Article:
The United States Preventive Services Task Force recommends against screening for asymptomatic carotid artery stenosis in the general adult population, according to a recommendation statement being published in Annals of Internal Medicine.
Stroke is a leading cause of death and disability in the United States and having carotid artery stenosis (a buildup of plaque in the carotid arteries that causes them to narrow) is a risk factor. although it accounts for a smaller number of strokes than the major risk factors hypertension, diabetes and hyperlipidemia. Ultrasonography is the most convenient and non-invasive screening test for carotid artery stenosis, but it is associated with a high rate of false positive results. Researchers conducted a systematic review of 56 published studies and found no evidence of a benefit for screening for carotid artery stenosis in the general population, but did find a small to moderate risk for harms, such as stroke, myocardial infarction, and mortality with the interventions that may follow positive screening results. The severity of harms depended on patient population, surgeon, center volume, and geographic location. This update reconfirms the Task Force's 2007 recommendation on screening for carotid artery stenosis.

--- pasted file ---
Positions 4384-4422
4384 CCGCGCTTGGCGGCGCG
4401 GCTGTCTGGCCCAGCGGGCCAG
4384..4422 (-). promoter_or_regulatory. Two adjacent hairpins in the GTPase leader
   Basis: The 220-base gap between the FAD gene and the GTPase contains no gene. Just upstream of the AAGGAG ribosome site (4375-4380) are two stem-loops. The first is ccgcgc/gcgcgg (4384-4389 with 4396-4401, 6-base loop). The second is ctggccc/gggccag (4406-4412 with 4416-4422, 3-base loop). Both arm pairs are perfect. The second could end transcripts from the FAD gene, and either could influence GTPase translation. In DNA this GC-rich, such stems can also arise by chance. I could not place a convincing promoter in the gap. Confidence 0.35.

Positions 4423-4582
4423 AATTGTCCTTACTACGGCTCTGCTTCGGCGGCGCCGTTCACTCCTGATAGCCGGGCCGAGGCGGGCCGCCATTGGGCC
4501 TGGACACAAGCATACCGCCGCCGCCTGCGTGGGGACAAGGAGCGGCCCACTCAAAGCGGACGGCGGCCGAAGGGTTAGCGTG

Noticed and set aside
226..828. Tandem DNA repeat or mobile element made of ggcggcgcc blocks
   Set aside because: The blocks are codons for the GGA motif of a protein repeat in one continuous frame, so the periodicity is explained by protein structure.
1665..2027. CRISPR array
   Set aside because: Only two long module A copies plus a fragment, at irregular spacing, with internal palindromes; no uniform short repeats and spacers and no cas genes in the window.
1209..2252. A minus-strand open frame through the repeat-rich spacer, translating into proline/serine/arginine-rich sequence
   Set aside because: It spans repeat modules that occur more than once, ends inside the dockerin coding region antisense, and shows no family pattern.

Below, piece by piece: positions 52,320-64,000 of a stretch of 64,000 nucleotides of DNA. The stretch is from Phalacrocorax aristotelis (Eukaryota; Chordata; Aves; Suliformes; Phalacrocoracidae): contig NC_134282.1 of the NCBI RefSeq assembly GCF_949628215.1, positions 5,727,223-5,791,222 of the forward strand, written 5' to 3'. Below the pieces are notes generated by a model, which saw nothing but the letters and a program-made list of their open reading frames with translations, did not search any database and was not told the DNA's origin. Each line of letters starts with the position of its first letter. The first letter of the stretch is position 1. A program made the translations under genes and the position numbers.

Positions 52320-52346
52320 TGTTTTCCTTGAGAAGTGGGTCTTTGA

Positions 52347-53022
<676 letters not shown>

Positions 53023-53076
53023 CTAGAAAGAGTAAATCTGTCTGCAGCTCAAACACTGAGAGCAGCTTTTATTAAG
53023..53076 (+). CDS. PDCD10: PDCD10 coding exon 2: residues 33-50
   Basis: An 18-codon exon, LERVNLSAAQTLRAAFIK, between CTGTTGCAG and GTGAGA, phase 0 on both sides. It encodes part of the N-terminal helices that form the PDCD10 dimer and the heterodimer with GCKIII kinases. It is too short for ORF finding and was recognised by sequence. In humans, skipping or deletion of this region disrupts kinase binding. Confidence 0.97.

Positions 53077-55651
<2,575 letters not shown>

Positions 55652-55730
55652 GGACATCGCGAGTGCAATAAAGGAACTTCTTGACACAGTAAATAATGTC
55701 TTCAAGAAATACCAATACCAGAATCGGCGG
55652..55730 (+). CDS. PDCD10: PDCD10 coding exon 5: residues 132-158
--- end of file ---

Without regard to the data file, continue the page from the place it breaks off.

The authors of an accompanying editorial write that although the data clearly support the USPSTF recommendation against population screening, these types of screenings are still offered to the public at fairs and other settings. They suggest that physician specialty society initiatives (e.g. Choosing Wisely from the American Board of Internal Medicine and High Value Care from the American College of Physicians) strengthen their messaging so that potential consumers of these services are aware that the test is unlikely to prevent them from having a stroke or lead to improvements in their health.